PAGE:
A tragedy unfolded in New Orleans on March 14, 1891: the largest mass lynching in United States history. The eleven men killed were Italians. The day before nine Italians accused of murdering city police chief, David Hennessy had been acquitted. Two were declared not guilty because no evidence had been…

For centuries, immigrants and migrants have provided the labor that drives New York City’s economy, the families that fill its neighborhoods, and the creativity that animates its culture. Join us at the Shrine for an illustrated lecture by Robert W. Snyder, Manhattan Borough Historian and professor emeritus at Rutgers University,…

Giuseppe Sarto began his papacy as Pius X on August 4, 1903. Like Francesca Cabrini, he was a native of Lombardy. We know he was acquainted with Mother Cabrini; in a letter from New York dated October 2, 1903 she wrote, “I will turn towards Europe to Rome where I…

The Prison Ministry of St. Frances Cabrini Much has been written about Mother Cabrini’s care for children and the sick. Less well-known is that her compassion extended to caring for the souls of prisoners. “The sisters go regularly to the American prisons to visit the inmates and to teach Christian…

Sometimes it’s hard to grasp how incredibly difficult life was for the Italian immigrants Mother Cabrini came to serve. In 1889 orphans slept in the streets. Decrepit tenements teemed with families and vermin. Parents worked 12-hour days in dangerous jobs. There were few workplace safety regulations, no social safety net,…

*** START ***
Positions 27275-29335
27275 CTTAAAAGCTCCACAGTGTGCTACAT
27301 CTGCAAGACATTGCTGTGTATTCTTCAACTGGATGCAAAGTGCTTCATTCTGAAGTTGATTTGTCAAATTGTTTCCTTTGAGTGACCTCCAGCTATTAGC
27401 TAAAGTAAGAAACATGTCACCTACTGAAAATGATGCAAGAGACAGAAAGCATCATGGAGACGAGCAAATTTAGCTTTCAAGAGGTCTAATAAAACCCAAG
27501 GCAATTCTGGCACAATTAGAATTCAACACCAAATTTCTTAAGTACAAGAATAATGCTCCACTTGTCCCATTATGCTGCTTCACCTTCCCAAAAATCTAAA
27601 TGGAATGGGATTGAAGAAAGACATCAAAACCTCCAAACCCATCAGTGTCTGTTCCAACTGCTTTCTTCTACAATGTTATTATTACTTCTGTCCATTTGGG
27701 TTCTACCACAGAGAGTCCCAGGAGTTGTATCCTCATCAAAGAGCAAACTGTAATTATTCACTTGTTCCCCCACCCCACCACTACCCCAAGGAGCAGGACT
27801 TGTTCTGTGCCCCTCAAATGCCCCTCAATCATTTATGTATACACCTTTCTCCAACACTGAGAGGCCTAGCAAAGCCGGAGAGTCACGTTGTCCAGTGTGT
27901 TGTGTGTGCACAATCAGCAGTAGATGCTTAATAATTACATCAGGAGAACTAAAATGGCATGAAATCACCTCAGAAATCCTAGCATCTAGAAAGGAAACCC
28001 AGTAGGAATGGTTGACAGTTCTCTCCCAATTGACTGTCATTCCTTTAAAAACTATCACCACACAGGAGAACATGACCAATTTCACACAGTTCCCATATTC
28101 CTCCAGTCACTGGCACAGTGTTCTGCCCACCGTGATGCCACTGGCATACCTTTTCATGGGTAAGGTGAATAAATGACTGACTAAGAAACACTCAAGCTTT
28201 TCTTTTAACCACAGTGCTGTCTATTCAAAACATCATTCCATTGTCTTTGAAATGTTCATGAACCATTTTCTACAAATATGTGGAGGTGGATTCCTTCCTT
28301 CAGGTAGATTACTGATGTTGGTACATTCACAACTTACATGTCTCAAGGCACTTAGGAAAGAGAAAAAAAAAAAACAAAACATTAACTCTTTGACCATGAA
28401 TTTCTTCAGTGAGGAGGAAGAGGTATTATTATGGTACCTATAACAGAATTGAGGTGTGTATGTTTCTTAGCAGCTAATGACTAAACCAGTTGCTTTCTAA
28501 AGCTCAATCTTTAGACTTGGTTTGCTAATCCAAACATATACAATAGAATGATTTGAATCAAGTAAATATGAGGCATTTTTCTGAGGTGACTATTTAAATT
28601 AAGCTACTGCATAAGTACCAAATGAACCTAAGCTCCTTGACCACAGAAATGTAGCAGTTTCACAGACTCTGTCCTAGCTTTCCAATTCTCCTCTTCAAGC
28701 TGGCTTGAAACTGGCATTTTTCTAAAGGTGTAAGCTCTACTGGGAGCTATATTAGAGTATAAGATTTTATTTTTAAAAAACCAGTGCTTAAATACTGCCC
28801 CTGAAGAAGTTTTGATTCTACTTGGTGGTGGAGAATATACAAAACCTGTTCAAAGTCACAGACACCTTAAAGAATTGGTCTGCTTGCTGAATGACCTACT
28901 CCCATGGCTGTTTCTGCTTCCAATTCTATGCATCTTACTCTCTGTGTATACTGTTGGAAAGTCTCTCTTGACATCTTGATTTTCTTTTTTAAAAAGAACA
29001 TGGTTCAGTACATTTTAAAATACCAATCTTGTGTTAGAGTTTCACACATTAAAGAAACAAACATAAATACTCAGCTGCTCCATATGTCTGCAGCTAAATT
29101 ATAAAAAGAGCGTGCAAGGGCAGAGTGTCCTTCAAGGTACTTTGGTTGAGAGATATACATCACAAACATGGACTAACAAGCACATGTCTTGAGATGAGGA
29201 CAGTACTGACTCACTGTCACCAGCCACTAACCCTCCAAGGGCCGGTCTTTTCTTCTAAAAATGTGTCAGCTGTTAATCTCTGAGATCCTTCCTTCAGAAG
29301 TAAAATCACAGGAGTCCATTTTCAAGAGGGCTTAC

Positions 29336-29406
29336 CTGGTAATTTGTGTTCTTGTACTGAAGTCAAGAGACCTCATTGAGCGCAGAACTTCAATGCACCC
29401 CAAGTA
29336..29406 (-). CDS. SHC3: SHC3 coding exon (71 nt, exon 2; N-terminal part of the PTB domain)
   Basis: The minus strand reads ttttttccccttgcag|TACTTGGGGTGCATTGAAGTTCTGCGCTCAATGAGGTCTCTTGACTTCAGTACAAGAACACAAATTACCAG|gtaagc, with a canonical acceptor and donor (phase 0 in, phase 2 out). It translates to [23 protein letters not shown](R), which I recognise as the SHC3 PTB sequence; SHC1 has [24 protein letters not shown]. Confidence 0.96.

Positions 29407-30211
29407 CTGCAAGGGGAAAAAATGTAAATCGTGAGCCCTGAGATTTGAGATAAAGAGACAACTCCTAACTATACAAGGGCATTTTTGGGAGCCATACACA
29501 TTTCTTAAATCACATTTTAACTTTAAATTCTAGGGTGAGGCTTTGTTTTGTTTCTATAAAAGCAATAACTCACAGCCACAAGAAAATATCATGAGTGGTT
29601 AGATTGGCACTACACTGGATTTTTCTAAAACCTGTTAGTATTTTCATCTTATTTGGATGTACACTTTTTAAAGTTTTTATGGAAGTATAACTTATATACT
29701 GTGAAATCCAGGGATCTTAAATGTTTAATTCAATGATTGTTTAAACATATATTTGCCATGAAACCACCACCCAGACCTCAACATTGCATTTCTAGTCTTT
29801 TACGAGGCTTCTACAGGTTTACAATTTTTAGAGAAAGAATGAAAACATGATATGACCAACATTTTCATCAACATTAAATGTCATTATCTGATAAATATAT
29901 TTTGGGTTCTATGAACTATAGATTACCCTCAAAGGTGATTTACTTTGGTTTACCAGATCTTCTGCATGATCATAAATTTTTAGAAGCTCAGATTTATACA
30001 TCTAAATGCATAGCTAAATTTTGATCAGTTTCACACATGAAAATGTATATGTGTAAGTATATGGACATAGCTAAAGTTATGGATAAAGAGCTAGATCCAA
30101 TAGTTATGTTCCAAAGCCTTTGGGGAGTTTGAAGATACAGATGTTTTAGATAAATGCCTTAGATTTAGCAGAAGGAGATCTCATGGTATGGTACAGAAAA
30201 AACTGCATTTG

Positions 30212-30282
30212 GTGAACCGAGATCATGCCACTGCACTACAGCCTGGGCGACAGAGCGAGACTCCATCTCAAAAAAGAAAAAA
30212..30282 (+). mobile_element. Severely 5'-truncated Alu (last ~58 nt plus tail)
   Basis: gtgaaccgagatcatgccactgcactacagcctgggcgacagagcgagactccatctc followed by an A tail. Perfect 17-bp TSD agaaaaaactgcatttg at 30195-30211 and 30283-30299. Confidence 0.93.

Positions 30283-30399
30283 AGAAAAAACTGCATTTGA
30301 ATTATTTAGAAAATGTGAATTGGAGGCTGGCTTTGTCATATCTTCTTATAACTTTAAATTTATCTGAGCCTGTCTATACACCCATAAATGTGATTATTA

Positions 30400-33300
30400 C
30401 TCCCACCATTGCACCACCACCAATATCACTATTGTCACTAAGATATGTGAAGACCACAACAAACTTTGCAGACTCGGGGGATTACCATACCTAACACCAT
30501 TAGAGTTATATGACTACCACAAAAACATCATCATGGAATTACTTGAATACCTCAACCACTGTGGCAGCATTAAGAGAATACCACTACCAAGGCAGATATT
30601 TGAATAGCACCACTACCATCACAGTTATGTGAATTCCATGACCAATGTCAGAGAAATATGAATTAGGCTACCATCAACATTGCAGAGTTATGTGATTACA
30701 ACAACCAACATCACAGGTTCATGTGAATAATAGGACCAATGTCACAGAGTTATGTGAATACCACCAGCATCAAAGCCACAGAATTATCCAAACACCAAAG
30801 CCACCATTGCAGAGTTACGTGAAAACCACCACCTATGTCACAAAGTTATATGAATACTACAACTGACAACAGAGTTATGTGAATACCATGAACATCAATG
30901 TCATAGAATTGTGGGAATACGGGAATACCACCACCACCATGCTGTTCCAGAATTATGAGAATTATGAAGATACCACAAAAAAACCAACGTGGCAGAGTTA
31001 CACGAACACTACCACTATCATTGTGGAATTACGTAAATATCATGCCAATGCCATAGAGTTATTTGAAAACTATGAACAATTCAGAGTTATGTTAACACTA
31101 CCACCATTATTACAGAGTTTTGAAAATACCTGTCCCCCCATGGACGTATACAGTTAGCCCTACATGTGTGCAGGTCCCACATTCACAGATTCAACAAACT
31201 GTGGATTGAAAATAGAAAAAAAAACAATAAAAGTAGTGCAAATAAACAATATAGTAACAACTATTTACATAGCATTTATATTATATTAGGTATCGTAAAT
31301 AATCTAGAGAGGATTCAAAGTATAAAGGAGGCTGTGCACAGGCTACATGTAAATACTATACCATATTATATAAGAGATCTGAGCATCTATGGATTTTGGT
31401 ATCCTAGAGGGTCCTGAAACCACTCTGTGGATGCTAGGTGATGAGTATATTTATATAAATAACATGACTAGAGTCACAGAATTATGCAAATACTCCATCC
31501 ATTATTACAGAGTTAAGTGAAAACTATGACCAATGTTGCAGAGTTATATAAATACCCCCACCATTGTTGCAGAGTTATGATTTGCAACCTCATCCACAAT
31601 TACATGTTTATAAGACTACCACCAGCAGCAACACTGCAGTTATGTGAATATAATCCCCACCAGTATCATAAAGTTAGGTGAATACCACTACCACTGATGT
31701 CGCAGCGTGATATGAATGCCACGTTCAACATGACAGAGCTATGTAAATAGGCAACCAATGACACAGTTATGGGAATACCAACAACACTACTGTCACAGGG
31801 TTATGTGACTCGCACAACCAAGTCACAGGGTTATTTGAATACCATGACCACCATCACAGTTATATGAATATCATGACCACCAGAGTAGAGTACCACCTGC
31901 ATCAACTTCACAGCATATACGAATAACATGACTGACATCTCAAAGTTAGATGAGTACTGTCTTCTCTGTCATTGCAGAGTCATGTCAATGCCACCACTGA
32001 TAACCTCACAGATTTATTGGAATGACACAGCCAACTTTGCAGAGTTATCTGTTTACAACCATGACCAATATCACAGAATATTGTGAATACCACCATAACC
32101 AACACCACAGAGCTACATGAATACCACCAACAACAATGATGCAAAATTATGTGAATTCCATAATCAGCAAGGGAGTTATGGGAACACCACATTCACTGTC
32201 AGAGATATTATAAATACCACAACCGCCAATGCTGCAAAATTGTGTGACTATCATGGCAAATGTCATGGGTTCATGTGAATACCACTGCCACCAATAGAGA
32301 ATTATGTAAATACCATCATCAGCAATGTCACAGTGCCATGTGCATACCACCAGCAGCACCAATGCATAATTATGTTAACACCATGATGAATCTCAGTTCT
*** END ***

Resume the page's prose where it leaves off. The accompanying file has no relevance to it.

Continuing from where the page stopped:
From Mother Cabrini: Italian Immigrant of the Century by Mary Louise Sullivan, MSC Frances Cabrini approached the twilight of her life of loving service and dedication persistent in her missionary efforts. In 1915 she set out for Seattle, where she had to face many difficulties in her efforts to establish…

Sixty-one years ago today (the 19th fell on a Saturday in 1959, too) dozens of clergy, multitudes of Missionary Sisters, a judge, the captain of the 34th Precinct, and various others including “an author of Marian plays and filmstrips” gathered for the consecration of the main altar of the brand-new…

December of 1900 found Mother Cabrini traveling from Genoa to Buenos Aires aboard the steamship Alfonso XIII. As usual, she wrote regularly to the Sisters while she was at sea. Her letters contain a mix of spiritual advice and delightful travel tidbits. Her entry for December 4 provides news about…

Mother Cabrini took the name Xavier when she became a religious on October 15, 1874. Her dream since childhood was to become a missionary like the great Francis Xavier.  On December 3, 1900, aboard a ship from Genoa to Buenos Aires, she wrote the following to the Missionary Sisters: “Saint…

In September of 1899, Mother Cabrini purchased property at 701 Fort Washington Avenue. The land overlooked the majestic Hudson River and offered serenity, good air, and proximity to the city. She immediately re-named the estate Sacred Heart Villa. Bustling with life, Sacred Heart Villa served as a reception house for…

Page 1 of 21 2
© 2015 St. Frances Cabrini Shrine.
Top